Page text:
Roz Buehrlen creates hand-carved, sculptural jewellery featuring striking emblems – anchors, skulls, roses and swallows. Roz works from her foundry in Kent melting and carving metal – a process that can take days – using a half ton vulcaniser cemented into the ground. I wonder if a small pop up in Brixton really lends itself to the sculpting process and I can’t really envisage how it will work, but Roz assures me it will be “brilliant fun”.
Roz arrives with two huge boxes of equipment and materials, and turns the shop’s table into a makeshift workbench. She’s lugged in sheets of base metal, piercing saws, soldering irons, flux liquid (with danger warning), two micro motors (which look like dentists’ teeth polishers), extension leads, heat-proof gloves, traditional scorpers, an emery board, buff sticks, dividers, verniers, heat-proof tongs, tweezers, a set square and some mask-like optivisors which make everyone look like a engineering boffin. Roz had told me that she’s obsessed with tools and now I start to believe it!
Four would-be jewellers arrive and look a little bemused at the amount of heavy duty equipment on hand. I quickly offer them a glass of fizz to calm their nerves. Roz gives us the lowdown on how she works, and introduces her workstation and tools. She starts with a flat sheet of metal and works it like clay, carving straight into the metal to get a crisp finish.
Roz has also bought along a selection of blank ring and bangle castings and necklace chains, plus an array of ready-cast components to assemble and solder together. The idea is to create a basic piece, and then customise it by hand carving the detail. “Almost painting by numbers” Roz says. Cutting a circle out of a piece of sheet metal alone can take a novice over 30 minutes so this is “a good way to have a big sense of achievement in a short time frame". I run my hands through what she’s brought and find differently sized skulls roses, mushrooms, tiny ladybirds, petals, anchors, Bambi-like deer, giraffes, and randomly reclining men. Tiny treasures.
Roz tells us to be as adventurous as possible in our designs because “we might as well go for it”. One participant is keen to make herself a ring, in a tiny size D (hard to buy on the high street), and she sets about sketching it out. Roz resizes a ring blank and teaches her how to satin polish the ring and cut her engraved design.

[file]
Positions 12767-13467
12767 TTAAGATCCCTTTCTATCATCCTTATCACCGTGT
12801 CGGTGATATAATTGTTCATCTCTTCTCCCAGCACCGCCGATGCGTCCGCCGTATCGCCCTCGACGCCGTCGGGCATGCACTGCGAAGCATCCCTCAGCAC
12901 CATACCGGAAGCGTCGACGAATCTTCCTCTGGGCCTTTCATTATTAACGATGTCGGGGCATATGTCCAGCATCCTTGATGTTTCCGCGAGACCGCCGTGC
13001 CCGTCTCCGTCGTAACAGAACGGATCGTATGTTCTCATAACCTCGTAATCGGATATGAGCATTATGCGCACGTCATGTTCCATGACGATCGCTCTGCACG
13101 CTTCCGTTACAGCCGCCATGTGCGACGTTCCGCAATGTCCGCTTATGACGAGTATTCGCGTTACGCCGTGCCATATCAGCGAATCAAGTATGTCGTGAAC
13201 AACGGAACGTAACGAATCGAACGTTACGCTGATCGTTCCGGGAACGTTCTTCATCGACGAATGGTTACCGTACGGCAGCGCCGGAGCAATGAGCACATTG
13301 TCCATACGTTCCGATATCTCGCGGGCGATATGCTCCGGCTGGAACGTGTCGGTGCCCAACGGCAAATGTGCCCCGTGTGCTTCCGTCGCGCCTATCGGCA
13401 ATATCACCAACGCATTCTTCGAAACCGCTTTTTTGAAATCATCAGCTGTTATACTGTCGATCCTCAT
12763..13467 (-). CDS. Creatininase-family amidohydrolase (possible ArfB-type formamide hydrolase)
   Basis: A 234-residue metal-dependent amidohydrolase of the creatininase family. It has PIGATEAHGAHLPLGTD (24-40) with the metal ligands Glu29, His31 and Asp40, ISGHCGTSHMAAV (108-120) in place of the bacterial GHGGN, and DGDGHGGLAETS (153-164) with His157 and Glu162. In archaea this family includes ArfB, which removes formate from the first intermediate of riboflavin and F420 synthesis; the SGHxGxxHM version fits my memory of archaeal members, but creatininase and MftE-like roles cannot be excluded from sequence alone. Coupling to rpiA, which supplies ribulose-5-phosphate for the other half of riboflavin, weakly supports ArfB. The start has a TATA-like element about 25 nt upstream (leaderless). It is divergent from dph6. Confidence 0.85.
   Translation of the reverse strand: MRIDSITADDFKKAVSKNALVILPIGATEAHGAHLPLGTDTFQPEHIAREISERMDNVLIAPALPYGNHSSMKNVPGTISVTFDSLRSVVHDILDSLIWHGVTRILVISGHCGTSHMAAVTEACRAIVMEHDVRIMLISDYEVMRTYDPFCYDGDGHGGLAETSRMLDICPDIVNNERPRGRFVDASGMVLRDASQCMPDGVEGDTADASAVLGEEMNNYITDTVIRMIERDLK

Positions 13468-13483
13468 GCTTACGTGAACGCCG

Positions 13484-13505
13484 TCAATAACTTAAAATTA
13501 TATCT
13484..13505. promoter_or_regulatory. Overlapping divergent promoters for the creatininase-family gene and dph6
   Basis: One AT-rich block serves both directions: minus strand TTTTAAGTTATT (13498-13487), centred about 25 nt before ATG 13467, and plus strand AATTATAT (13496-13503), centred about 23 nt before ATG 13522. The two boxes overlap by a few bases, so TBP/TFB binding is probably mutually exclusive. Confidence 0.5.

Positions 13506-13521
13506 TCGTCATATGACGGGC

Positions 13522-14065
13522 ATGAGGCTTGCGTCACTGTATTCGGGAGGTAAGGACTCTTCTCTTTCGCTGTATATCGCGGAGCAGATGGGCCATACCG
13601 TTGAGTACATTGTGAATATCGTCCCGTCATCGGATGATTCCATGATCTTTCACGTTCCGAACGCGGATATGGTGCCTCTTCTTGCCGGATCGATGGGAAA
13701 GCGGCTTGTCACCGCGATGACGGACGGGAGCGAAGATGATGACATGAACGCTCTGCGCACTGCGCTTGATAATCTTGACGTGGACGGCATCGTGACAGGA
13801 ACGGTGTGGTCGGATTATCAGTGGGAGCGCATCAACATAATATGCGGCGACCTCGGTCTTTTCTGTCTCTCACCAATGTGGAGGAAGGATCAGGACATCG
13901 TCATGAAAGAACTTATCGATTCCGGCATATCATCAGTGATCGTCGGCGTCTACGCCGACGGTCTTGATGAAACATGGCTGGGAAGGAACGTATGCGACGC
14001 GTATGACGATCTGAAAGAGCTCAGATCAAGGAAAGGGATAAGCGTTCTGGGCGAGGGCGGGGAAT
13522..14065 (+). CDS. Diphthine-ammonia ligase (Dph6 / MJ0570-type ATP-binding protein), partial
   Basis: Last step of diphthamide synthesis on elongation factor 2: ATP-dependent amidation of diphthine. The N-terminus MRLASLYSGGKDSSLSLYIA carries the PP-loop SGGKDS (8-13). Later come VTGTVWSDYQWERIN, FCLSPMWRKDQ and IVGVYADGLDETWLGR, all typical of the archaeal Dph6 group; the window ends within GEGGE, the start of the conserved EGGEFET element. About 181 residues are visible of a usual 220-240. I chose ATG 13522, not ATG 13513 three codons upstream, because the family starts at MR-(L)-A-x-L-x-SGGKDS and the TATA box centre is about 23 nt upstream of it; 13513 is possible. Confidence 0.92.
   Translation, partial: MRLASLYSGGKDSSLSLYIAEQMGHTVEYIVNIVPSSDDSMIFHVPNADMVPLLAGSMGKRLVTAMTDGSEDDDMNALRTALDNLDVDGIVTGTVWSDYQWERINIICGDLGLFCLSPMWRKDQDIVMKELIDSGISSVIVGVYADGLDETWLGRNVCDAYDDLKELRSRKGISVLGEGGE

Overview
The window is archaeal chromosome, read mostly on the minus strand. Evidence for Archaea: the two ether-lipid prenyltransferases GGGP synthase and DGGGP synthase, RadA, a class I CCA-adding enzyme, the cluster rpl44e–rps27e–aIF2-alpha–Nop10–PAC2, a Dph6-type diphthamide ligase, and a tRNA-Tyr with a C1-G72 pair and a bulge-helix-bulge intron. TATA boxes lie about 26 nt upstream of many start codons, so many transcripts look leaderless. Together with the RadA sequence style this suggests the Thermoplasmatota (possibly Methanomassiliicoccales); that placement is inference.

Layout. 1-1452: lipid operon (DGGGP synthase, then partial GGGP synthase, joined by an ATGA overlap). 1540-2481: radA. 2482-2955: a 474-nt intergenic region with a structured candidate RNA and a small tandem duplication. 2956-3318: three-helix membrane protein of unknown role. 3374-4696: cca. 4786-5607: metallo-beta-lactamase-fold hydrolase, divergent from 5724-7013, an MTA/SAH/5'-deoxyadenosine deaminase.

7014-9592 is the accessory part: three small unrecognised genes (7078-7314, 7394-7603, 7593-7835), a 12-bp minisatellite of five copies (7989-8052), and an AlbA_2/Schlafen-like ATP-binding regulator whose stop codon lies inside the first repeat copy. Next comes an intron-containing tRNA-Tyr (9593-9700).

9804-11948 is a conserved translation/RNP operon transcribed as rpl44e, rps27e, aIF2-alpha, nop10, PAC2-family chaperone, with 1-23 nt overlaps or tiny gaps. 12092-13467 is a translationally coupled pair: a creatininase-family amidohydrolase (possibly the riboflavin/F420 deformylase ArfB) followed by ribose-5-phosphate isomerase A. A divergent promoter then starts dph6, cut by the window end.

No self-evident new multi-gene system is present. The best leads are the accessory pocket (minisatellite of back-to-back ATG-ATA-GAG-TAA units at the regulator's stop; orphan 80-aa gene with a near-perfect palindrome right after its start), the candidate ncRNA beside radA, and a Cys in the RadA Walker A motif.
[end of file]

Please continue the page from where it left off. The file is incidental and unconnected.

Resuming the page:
The next person chooses several tiny swallow, rose and skull castings, composes and solders them on to ring blanks, which results in two different styles of ring. The third takes a selection of petal castings and arranges them along a blank bangle. She solders them on and carves textures on to the metal with different shaped burrs.
My husband picks up a reclining man casting which Roz says would make a “lovely ring”. Using the saw he tries to cut into, and fashion it so that it bends around a finger but he cuts a leg off. “Easily remedied, hang on” Roz tells him, but I think he’s lost heart – either that or realised that he might not wear a dainty ring featuring a provocatively laid out man.
We cut shapes using a piercing saw, solder, and carve and engrave our pieces using scorpers for the finer work. The micro motors neaten and smooth the rough edges or ridges of our creations. By now we could be making a master pattern, which goes on to be moulded and centrifugally cast in finer metal. We won’t be doing this last bit though!
You can feel the intense concentration in the room. Roz really comes into her own moving around the table working one-to-one; she’s incredibly knowledgable, can predict how the metal will behave and seems energised when it doesn’t go to plan. Her love of melting metal is clear and infectious.
Once the pieces have been cleaned and polished they start to look beautiful – it’s fascinating to see how a flat sheet of metal can be turned into a 3D sculpture. The labour and machinery that goes into transforming metal into intricately designed rings and pendants is astounding – an art of micro-engineering.